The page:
The design of the Vita is also going to come back to haunt Sony. The $250 system, complete with expensive, proprietary memory, is sold at a loss, with Sony hoping to recover that money in game sales and volume. The system has hit a rough patch at retail and, once again, it’s likely Sony is simply unable to lower the price to take advantage of the strong software support that's on the way. How bad are Vita sales? Sony hid the sales numbers of the Vita in its financial report by combining the sales of the PSP with the Vita. The results were still dire. “In a newly released earnings report [PDF] for the quarter ending in June, Sony revealed that the PSP and Vita combined for just 1.4 million sales worldwide. That's less than the 1.8 million units the aging PSP sold by itself a year ago at this time, and less than the 1.86 million 3DS systems Nintendo sold in the same quarter this year,” Ars Technica reported. That's not to say that Nintendo is in the free and clear, as both Sony and Nintendo are scared shitless of Apple's market penetration when it comes to gaming. Neither are likely to repeat the successes of past portable systems, but Nintendo is at least in a better position with lower-priced hardware that isn't trying to replicate functions of your smart phone. Sony itself doesn’t see much hope for the short term. “Primarily due to the lowering of the annual unit sales forecast for portable hardware, sales are expected to be significantly lower than the May forecast,” Sony’s earning statement said about the games division. “Due to the above-mentioned decrease in sales and the impact of unfavorable exchange rates, operating income is expected to be significantly below the May forecast. Sales are expected to be essentially flat and operating income is expected to decrease significantly year-on-year.” Sony is coming into the holiday season with an overall weak software lineup, hardware that’s more expensive than it should be for the current market, and little hope that either can change in the short term. That’s a recipe for disaster, as Nintendo will likely sell every Wii U unit it can get into the hardware channel and Microsoft is going to be buoyed by high hardware sales due to their lower pricing and the monster that is Halo 4, a game that is also published by Microsoft. This is in addition to the fact that the big blockbuster games - and the market will be choked with them in the coming months - almost always do better on the Xbox 360. Microsoft is in a good place heading into the holidays. Sony has suffered from four years of operating in the red, and every aspect of its business faces strong competition. The company is getting battered in everything from cameras to televisions, with almost all of Sony’s divisions losing money. When the 3DS began to flounder, Nintendo made the right call and dug in its heels with a rapid price cut and free software to try to ease the sting on early adopters. Sony doesn’t have the same options due to the non-existent margins on the Vita and the company’s long-term sales slump. Microsoft is operating with a few bright spots in the distance, including the launch of Windows 8 and the launch of its new line of tablet PCs. Sony, on the other hand, has struggled to innovate in any of its core product lines and that stagnation means that all divisions must operate under tighter, more aggressive conditions. That’s a hard sell in gaming, especially when Sony continues to release expensive, feature-heavy hardware that is sold at a loss. Gaming is a brutal, scrabbling business. It’s hard to make money without first losing heart-stopping amounts, especially during launches. How’s Microsoft doing? “Microsoft took a one-time charge this quarter of $6.2 billion to write off its 2007 acquisition of aQuantive, an online ad service that did positively nothing for the company,” VentureBeat reported. This lead to the company being in the red for the quarter, but if you dig deeper into the numbers you’ll see that revenue is actually up, and many divisions are posting profits. Microsoft has the money to play dirty during the holidays and launch of its next-generation system, while Sony has been backed into a very tight corner in terms of pricing. Sony is still in the process of laying off 10,000 employees, including shutting down one of the PR offices for Sony Computer Entertainment of America. “You have to wonder what the hell PlayStation was thinking laying off more than half of their software PR team going into the holiday season,” Will Powers, one of the laid off workers, said via Twitter. “In typical fashion they're sending titles out to die, because they have no PR support—[LittleBigPlanet Karting], Sports Champions 2, Wonderbook.” Powers isn't exactly impartial, but he's also right: Sony PR has always seemed to be stretched awfully thin, and that problem will only get worse. The last thing Sony needs is a lack of press support during the Christmas buying rush. “Worst part is, the PR department was already under-staffed. I feel sorry for those that remain there, because their workload just doubled,” he stated.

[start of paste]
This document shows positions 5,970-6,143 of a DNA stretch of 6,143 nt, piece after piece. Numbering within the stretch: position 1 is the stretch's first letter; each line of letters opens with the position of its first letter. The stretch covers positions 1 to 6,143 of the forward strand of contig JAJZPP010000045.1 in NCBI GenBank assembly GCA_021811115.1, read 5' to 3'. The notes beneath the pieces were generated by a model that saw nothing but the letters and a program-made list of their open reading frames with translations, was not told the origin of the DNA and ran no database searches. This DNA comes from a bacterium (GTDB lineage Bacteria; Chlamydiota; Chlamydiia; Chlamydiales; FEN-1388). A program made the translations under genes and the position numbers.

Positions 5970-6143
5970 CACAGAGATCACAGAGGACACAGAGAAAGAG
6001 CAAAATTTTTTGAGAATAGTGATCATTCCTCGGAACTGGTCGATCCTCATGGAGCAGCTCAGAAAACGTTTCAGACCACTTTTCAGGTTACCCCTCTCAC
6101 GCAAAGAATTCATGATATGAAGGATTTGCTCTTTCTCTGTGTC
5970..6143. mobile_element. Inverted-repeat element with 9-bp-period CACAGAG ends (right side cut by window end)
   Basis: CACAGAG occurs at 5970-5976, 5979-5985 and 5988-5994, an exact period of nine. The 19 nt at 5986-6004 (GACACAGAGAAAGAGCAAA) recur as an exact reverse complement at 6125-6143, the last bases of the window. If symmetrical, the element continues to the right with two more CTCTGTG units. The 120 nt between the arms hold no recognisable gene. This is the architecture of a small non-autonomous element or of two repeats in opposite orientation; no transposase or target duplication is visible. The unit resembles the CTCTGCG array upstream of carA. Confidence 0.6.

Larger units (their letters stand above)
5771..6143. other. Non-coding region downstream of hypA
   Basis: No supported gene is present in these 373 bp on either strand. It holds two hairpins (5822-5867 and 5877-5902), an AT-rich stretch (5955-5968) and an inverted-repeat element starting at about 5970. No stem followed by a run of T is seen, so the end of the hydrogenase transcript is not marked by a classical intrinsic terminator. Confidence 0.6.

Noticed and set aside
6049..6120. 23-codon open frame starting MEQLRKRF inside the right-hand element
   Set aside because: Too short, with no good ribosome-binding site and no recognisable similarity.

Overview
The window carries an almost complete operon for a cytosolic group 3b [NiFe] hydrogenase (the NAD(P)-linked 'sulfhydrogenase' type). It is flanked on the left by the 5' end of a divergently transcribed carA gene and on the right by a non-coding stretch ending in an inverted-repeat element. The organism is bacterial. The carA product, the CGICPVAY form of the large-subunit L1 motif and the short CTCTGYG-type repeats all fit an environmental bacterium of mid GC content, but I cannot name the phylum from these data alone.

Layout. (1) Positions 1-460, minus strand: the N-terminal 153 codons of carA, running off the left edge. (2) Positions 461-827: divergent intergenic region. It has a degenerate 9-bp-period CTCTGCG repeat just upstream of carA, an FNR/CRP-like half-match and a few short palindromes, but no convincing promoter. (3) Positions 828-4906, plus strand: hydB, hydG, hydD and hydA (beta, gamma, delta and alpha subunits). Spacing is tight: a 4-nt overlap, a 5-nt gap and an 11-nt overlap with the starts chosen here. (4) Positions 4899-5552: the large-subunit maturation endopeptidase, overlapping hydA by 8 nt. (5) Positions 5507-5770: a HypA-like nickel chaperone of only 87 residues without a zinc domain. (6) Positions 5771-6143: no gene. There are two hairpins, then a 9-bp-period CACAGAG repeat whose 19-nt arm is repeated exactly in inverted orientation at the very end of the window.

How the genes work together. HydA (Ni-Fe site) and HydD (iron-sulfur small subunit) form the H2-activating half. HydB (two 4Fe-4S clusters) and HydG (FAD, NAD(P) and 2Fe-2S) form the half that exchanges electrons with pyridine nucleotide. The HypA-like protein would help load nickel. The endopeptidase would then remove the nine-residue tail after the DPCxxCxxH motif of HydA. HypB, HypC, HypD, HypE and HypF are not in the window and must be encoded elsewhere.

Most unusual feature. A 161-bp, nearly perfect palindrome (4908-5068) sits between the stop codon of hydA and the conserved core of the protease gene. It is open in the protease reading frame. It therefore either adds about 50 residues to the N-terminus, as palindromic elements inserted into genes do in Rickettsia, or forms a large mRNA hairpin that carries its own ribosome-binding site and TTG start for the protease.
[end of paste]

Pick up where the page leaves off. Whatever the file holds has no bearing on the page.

There is no easy path out

Microsoft enjoyed increased revenue and multiple successful divisions in the last fiscal year, and Nintendo has the buzz of new hardware and an insane war chest of cash to draw from to launch it. Sony is faced with no clear path to profitability in home electronics or games. Sony may also be sitting on substantial cash reserves, but with so many divisions losing so much money, something has to give, and soon. The PlayStation 3 and Vita are going to be low sellers during the North American holiday season. Full stop. That lack of momentum going into 2013, mixed with Sony's ongoing financial problems, puts Sony in a defensive position in 2013. We won't be seeing many bold moves when it comes to hardware; Sony doesn't have the power at the moment to take risks with the proprietary architecture and bleeding edge components that led to the PlayStation 3's high launch price. This may make it hard to differentiate the console from its competitors, and create even more of a marketing challenge for Sony. Sony has already conceded the 2012 holiday season, and the company has to make some big moves in 2013 if it hopes to stay relevant in the gaming space. Buckle up.